AFTER NEARLY TWO MONTHS IN LOCKDOWN IT WAS TIME TO SEE WHAT’S HAPPENED TO MY CITY. News stories and tweets weren’t enough – Toronto is my hometown, and I was naturally curious about what it looked like when you took away its shopping and jobs. The only people I assumed were left downtown were the ones living there, and they had been told – like everyone else – to stay inside.
So on a sunny weekday morning I headed for Yonge Street, the city’s main drag, and started walking south. Up in midtown it was business as usual (except for all the closed stores), but as I got closer to the downtown pedestrian and street traffic thinned out where they would normally been bustling on a sunny day in spring.
I feel obliged to point out here that not everybody was masked. My estimate was that it was about half – less if they were working a strenuous job like construction (and there was a lot of construction going on, and why not, with the streets empty.) But masks are the totem of this unusual time – they’ll be visual shorthand for 2020 when it’s time to make movies set during coronavirus.
Yonge Dundas Square was also mostly empty, except for TV news crews filming b-roll footage, those hardy and/or reckless souls who’d be in the square anyway, or locals desperate for a bit of air and light. The big neon screens that make the square look like a tribute to Blade Runner were heavily on-message, broadcasting Covid-19 messages from banks and airlines and city government.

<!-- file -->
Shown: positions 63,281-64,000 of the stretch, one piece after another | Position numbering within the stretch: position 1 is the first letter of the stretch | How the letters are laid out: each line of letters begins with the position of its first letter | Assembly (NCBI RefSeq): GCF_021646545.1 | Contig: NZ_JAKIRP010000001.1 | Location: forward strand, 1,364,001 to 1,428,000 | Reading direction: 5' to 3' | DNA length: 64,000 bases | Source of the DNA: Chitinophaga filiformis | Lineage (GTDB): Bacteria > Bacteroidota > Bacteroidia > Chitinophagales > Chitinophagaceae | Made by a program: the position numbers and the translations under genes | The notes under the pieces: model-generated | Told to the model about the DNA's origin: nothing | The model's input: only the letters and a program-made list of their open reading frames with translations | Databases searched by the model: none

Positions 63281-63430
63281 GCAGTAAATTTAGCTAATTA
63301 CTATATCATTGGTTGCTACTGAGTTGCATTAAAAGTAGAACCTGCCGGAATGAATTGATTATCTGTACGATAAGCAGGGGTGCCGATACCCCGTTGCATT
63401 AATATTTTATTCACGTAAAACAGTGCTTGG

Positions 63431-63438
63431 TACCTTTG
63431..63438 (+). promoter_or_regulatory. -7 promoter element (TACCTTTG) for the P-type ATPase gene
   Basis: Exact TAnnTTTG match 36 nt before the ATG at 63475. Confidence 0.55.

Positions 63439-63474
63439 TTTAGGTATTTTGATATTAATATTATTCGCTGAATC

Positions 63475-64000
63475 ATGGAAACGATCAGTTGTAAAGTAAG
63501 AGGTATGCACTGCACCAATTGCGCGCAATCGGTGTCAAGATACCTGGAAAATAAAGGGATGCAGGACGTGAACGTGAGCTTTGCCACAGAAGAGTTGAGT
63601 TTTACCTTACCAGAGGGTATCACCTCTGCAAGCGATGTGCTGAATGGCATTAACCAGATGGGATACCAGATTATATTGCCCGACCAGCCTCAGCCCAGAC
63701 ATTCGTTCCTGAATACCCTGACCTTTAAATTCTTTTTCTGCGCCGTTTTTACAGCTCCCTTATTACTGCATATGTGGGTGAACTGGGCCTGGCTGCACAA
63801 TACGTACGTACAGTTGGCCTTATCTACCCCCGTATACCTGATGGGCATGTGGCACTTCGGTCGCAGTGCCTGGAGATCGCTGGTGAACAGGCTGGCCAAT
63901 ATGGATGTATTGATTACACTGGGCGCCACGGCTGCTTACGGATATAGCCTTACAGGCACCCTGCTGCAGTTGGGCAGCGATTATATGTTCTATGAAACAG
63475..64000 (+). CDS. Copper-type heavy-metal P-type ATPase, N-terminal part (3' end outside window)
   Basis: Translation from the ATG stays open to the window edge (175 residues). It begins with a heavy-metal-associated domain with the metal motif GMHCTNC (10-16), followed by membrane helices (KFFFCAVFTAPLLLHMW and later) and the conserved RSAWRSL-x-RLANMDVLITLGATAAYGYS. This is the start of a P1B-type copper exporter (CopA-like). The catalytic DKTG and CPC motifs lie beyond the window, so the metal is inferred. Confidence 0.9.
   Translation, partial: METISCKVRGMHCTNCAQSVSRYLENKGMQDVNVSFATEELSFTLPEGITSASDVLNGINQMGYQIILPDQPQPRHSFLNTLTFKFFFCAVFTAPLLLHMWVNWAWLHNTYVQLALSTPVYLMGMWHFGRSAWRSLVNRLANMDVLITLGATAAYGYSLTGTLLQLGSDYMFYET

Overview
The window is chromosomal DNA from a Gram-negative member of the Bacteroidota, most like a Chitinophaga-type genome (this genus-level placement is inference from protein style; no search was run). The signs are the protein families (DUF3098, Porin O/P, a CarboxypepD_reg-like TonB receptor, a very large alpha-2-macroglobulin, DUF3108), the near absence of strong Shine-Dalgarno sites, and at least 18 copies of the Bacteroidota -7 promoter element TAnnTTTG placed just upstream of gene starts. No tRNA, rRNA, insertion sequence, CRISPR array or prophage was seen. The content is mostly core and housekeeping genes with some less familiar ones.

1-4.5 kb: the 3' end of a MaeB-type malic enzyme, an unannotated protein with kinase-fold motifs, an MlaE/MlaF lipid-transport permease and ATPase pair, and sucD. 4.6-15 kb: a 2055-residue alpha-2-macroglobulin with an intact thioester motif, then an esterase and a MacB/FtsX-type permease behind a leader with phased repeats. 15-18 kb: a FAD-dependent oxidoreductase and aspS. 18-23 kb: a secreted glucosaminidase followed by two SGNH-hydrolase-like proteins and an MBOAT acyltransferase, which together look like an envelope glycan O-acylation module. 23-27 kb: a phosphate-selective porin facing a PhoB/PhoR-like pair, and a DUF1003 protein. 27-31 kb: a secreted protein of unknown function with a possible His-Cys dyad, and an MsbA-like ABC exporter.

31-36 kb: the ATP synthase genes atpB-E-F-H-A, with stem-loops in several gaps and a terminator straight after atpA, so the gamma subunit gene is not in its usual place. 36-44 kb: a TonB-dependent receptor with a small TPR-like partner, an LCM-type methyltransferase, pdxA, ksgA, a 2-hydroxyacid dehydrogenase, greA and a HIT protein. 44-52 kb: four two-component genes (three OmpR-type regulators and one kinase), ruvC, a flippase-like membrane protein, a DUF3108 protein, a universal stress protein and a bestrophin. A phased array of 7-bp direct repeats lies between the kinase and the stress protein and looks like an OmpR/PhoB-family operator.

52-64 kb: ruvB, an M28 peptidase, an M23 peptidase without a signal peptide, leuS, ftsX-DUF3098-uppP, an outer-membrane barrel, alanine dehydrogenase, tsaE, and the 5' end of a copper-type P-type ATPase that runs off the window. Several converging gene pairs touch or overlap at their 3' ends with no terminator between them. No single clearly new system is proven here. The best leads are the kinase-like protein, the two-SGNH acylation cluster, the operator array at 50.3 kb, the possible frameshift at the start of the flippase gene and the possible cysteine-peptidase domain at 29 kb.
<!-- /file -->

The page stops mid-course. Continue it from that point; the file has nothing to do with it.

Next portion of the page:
Street photography isn’t my long game, but I felt I had to get as many pictures of mask wearers as I could. Most of my shooting was done discreetly without looking through the viewfinder of my X30, shooting with the camera at chest level, hoping to get lucky with composition and timing. There was time for one portrait, however, with a couple I met while lining up for a coffee at one of the few open cafes.
There wasn’t much open, in an area full of stores, restaurants and hotels. I’m still trying to anticipate how bad the economic damage is going to be, in both the short and long term. For the most part it just looked like staff had cleaned up at the end of the night and locked the doors. Only a couple of shops had barricaded their storefronts, and I couldn’t help noticing that the most valuable commodity in this time of crisis is apparently sneakers.
The financial district was the emptiest area – the place where no one lives, while all the jobs done at desks in the office towers are currently being done on laptops in home offices and kitchens. But the eeriest spot was Union Station, where the trains were only barely running, and the arrivals and departures board was dark. Travel will probably be the last thing to resume at anything like its former vigor, but I’m having a hard time imagining just when that will be.